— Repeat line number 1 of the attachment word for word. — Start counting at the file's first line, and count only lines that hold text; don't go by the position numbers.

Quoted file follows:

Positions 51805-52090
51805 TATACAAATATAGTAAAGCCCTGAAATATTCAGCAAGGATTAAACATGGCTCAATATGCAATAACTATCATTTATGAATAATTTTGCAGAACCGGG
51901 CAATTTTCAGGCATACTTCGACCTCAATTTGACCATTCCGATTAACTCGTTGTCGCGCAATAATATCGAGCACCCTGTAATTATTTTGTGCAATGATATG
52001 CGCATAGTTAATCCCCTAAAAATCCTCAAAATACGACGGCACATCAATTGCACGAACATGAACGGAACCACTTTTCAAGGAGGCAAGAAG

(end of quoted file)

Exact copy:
Positions 51805-52090